Yesterday, Californians approved Proposition 47, the Safe Neighborhoods and Schools Act. This decision promises to improve community safety and position California as a leader in rightsizing our criminal justice system.
The Act ensures that people convicted of low-level, nonviolent offenses will now be held accountable in our counties instead of being sent to state prison. By keeping them close to home, we can support them with community-based programs that address the root problems which drive so many people into the criminal justice system. The money saved in our state prison system can be invested in things that improve health and safety, such as K-12 school programs, substance abuse and treatment, and trauma recovery services for crime survivors.
We know that health – and the lack of it – is one of the largest drivers of crime and violence. In many counties, a combination of substance abuse and mental health issues account for the majority of people in jail. Treatment and recovery services are a proven solution for helping them successfully transition into productive, contributing members of our communities. This is why The California Endowment will continue to support efforts to enroll returning citizens in health care plans upon their release from prisons and jails.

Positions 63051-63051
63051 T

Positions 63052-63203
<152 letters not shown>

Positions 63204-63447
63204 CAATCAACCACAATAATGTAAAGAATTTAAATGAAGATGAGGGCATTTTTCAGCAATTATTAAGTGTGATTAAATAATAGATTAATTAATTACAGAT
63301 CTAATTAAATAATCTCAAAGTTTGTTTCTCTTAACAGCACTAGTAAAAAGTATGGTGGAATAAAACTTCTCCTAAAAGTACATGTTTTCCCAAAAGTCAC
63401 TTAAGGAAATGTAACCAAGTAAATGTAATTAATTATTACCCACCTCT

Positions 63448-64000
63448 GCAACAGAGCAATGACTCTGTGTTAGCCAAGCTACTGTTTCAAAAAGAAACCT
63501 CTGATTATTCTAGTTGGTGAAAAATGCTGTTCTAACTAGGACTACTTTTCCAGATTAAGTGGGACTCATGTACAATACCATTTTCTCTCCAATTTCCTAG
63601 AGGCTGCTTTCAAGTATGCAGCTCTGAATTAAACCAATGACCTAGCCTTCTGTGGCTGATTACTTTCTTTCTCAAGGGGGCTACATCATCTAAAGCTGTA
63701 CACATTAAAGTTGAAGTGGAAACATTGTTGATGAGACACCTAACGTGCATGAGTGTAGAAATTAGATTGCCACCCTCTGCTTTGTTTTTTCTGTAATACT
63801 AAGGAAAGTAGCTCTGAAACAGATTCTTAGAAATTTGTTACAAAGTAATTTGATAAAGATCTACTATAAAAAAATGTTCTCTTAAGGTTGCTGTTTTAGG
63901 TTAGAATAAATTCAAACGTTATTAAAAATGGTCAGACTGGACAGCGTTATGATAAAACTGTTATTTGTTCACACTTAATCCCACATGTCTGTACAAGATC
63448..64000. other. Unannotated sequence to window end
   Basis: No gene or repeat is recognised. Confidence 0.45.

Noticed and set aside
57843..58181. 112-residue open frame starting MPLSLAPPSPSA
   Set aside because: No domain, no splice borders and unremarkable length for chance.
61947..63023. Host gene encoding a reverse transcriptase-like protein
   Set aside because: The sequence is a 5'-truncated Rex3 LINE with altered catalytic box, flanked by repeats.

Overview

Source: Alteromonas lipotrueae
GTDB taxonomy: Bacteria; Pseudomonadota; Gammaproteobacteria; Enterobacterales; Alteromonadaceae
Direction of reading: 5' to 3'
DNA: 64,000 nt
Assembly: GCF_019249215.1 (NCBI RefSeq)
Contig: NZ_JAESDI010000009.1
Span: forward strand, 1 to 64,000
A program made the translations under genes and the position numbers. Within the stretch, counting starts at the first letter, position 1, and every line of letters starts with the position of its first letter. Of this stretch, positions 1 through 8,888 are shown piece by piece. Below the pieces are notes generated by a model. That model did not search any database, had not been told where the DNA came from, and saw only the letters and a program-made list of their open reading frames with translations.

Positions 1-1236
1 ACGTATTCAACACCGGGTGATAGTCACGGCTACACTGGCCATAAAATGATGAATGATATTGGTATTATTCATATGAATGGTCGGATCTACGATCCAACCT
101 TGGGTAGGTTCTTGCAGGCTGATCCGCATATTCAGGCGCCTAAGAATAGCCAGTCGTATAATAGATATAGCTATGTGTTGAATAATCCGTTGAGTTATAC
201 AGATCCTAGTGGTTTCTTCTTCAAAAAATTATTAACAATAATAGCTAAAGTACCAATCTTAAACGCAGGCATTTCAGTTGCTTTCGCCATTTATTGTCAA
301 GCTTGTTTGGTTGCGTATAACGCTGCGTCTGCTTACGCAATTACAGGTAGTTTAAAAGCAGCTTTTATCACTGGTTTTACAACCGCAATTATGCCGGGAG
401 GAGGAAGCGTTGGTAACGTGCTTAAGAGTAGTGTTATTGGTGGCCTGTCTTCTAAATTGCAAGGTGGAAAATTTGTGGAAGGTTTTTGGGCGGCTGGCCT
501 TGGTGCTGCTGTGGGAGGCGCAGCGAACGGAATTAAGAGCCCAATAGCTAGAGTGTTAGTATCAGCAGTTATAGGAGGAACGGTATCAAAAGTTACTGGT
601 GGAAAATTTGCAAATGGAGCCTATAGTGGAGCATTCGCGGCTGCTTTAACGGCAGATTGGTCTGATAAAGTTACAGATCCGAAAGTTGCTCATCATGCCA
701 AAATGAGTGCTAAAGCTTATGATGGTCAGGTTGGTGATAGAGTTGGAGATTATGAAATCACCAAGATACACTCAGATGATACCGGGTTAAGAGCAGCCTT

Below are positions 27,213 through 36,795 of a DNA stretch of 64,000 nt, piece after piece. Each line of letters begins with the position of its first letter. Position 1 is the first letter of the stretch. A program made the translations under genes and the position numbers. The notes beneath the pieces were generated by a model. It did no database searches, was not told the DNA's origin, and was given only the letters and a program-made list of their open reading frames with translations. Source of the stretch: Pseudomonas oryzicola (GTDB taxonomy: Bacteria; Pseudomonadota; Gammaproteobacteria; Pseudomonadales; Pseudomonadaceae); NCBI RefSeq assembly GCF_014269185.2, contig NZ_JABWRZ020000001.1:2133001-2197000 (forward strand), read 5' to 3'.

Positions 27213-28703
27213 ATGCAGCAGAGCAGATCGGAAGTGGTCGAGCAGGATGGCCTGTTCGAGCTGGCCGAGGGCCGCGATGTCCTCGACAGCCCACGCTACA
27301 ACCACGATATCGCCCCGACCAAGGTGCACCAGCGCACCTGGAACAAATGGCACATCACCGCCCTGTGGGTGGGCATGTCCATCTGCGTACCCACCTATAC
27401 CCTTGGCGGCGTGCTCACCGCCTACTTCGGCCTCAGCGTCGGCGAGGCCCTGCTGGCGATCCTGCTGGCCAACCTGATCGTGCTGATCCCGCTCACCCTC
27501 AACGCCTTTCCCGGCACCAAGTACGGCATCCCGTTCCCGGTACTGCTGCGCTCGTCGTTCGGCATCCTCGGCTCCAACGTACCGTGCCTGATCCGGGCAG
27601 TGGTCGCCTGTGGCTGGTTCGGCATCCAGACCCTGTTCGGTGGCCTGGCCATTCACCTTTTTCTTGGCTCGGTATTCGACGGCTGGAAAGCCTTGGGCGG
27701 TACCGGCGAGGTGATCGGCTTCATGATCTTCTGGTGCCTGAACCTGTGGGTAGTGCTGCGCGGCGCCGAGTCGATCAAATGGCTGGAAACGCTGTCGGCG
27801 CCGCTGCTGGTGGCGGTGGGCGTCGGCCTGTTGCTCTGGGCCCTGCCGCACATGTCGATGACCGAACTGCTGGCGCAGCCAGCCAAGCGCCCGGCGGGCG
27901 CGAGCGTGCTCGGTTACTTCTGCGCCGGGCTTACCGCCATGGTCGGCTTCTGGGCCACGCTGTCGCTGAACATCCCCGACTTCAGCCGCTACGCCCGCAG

Proposition 47 could result in annual savings of up to $1 billion. Approximately $400-700 million of this amount would come at the county level. As the Act is implemented, local governments will need to make important decisions about their spending priorities. We encourage each of our counties to invest in safety and not punishment alone – knowing that the majority of Californians are behind them.
California has made an important statement: Preventing crime is the most effective strategy for making our communities safe, and the best way of doing that is to keep people on track and invest in our youth.